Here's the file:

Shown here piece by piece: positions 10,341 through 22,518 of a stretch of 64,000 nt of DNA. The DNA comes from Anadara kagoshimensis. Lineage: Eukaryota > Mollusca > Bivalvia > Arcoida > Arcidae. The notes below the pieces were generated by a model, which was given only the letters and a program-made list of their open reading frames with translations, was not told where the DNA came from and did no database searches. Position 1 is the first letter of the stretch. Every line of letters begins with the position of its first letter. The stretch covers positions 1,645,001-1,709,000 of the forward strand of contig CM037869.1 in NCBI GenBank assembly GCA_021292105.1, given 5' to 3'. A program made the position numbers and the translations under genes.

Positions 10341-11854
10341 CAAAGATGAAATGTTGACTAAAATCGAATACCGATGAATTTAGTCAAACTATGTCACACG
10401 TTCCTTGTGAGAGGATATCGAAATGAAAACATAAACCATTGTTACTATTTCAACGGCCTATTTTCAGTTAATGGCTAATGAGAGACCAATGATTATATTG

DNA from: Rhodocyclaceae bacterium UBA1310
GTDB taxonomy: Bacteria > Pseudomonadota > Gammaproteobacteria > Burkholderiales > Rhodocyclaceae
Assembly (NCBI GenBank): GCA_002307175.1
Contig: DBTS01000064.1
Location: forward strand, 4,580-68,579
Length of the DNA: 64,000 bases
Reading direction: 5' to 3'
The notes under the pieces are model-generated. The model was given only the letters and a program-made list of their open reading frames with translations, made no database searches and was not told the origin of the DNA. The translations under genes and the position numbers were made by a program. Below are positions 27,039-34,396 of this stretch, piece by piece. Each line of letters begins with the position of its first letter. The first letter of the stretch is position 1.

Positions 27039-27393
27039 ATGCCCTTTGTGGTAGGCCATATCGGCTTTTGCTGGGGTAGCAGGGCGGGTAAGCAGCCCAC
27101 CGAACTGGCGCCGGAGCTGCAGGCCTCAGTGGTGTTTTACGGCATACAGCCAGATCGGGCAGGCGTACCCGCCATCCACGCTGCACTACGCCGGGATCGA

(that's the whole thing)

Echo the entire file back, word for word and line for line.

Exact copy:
Shown here piece by piece: positions 10,341 through 22,518 of a stretch of 64,000 nt of DNA. The DNA comes from Anadara kagoshimensis. Lineage: Eukaryota > Mollusca > Bivalvia > Arcoida > Arcidae. The notes below the pieces were generated by a model, which was given only the letters and a program-made list of their open reading frames with translations, was not told where the DNA came from and did no database searches. Position 1 is the first letter of the stretch. Every line of letters begins with the position of its first letter. The stretch covers positions 1,645,001-1,709,000 of the forward strand of contig CM037869.1 in NCBI GenBank assembly GCA_021292105.1, given 5' to 3'. A program made the position numbers and the translations under genes.

Positions 10341-11854
10341 CAAAGATGAAATGTTGACTAAAATCGAATACCGATGAATTTAGTCAAACTATGTCACACG
10401 TTCCTTGTGAGAGGATATCGAAATGAAAACATAAACCATTGTTACTATTTCAACGGCCTATTTTCAGTTAATGGCTAATGAGAGACCAATGATTATATTG

DNA from: Rhodocyclaceae bacterium UBA1310
GTDB taxonomy: Bacteria > Pseudomonadota > Gammaproteobacteria > Burkholderiales > Rhodocyclaceae
Assembly (NCBI GenBank): GCA_002307175.1
Contig: DBTS01000064.1
Location: forward strand, 4,580-68,579
Length of the DNA: 64,000 bases
Reading direction: 5' to 3'
The notes under the pieces are model-generated. The model was given only the letters and a program-made list of their open reading frames with translations, made no database searches and was not told the origin of the DNA. The translations under genes and the position numbers were made by a program. Below are positions 27,039-34,396 of this stretch, piece by piece. Each line of letters begins with the position of its first letter. The first letter of the stretch is position 1.

Positions 27039-27393
27039 ATGCCCTTTGTGGTAGGCCATATCGGCTTTTGCTGGGGTAGCAGGGCGGGTAAGCAGCCCAC
27101 CGAACTGGCGCCGGAGCTGCAGGCCTCAGTGGTGTTTTACGGCATACAGCCAGATCGGGCAGGCGTACCCGCCATCCACGCTGCACTACGCCGGGATCGA